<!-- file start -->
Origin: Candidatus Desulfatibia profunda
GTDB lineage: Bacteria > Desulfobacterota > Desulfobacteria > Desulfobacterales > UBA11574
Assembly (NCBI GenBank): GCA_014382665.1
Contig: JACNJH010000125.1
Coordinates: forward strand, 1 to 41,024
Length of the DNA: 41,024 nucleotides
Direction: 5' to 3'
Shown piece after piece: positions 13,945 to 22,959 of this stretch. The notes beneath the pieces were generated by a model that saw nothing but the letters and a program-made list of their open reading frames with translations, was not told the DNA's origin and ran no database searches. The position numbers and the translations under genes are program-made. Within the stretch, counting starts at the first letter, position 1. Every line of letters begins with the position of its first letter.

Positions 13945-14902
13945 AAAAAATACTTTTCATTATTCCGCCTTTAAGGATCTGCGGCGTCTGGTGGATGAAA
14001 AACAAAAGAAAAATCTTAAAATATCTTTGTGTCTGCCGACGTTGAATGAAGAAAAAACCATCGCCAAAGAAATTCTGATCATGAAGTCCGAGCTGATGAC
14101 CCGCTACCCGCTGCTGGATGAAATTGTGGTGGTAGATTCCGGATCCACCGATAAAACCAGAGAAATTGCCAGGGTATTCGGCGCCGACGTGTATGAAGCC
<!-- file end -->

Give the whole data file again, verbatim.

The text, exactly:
Origin: Candidatus Desulfatibia profunda
GTDB lineage: Bacteria > Desulfobacterota > Desulfobacteria > Desulfobacterales > UBA11574
Assembly (NCBI GenBank): GCA_014382665.1
Contig: JACNJH010000125.1
Coordinates: forward strand, 1 to 41,024
Length of the DNA: 41,024 nucleotides
Direction: 5' to 3'
Shown piece after piece: positions 13,945 to 22,959 of this stretch. The notes beneath the pieces were generated by a model that saw nothing but the letters and a program-made list of their open reading frames with translations, was not told the DNA's origin and ran no database searches. The position numbers and the translations under genes are program-made. Within the stretch, counting starts at the first letter, position 1. Every line of letters begins with the position of its first letter.

Positions 13945-14902
13945 AAAAAATACTTTTCATTATTCCGCCTTTAAGGATCTGCGGCGTCTGGTGGATGAAA
14001 AACAAAAGAAAAATCTTAAAATATCTTTGTGTCTGCCGACGTTGAATGAAGAAAAAACCATCGCCAAAGAAATTCTGATCATGAAGTCCGAGCTGATGAC
14101 CCGCTACCCGCTGCTGGATGAAATTGTGGTGGTAGATTCCGGATCCACCGATAAAACCAGAGAAATTGCCAGGGTATTCGGCGCCGACGTGTATGAAGCC